The City of Durham became the third North Carolina city to support same-sex marriage, when its City Council unanimously passed a resolution this week asking the General Assembly to allow gays and lesbians to marry. Chapel Hill and Carborro passed similar resolutions last Spring. The resolution was brought to the Durham City Council by gay rights activist Joshua Lee Weaver, who says he wants to introduce similar measures in Asheville, Winston-Salem, and Greensboro. He plans to push the measure in bigger cities in North Carolina with the goal of changing minds one city at a time.
A majority of North Carolina voters oppose same-sex marriage. A statewide poll released in March of this year found that 73 percent of registered voters in North Carolina support such an amendment. That poll was commissioned by the North Carolina Family Policy Council and conducted by the Virginia-based Advantage Incorporated. A poll conducted in February by the John W. Pope Civitas Institute, found an even higher percentage–76 percent–of voters in the state support a Marriage Protection Amendment.
For six years, legislation has been introduced in the General Assembly to allow voters to vote on a Marriage Protection Amendment, but legislative leaders have refused to allow even a hearing on the bill. Bills were introduced in the Senate and the House this year—Senate Bill 272-Defense of Marriage, and HB 361— Defense of Marriage, but neither bill ever received a hearing in committee.
Proponents of the bills include the Christian Action League and NC4Marriage, a bipartisan coalition of voters, churches, ministry and denominational leaders, policy organizations, and political leaders formed in 2009 for the purpose of working together to convince legislators to pass a Marriage Protection Amendment. They have argued that it will protect marriage and protect children from being taught in schools that homosexuality is normal and that a same-sex union is the moral and legal equivalent to marriage.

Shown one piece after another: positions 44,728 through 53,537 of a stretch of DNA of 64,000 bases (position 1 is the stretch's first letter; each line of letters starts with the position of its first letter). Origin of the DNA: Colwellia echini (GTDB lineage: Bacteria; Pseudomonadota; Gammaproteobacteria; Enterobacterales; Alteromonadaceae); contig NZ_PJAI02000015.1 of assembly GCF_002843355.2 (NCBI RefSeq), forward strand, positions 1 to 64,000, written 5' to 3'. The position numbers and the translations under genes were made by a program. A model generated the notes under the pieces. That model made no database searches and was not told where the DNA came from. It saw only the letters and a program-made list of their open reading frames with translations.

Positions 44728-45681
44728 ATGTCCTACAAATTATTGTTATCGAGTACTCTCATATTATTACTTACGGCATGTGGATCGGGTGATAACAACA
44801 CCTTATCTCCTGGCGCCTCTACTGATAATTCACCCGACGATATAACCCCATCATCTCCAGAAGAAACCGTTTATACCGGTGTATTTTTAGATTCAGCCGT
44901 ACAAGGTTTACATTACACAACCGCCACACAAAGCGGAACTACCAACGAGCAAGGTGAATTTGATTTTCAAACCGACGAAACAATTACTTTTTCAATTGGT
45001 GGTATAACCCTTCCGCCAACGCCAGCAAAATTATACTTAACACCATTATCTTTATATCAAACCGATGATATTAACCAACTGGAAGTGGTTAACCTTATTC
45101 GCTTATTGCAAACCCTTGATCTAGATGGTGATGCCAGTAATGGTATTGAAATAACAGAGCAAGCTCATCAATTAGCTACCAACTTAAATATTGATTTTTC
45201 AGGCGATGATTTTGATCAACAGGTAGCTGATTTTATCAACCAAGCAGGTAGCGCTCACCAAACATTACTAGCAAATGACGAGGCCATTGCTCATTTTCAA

While only 3 cities in North Carolina have passed resolutions in favor of same-sex marriage, County Commissioners in at least 15 counties and one town have passed resolutions in favor of a Marriage Protection Amendment that would prohibit same-sex marriage.
Same-sex marriage is legal in Connecticut, Iowa and Massachusetts. Beginning in September, it will also be legal in Vermont and Maine. Conversely, thirty states have passed Marriage Protection Amendments which define marriage as only between a man and a woman, thus outlawing same-sex marriage. Although North Carolina’s statutes prohibit marriage between persons of the same gender, it remains the only southern state without such a provision in its State Constitution, where a judge cannot overturn it.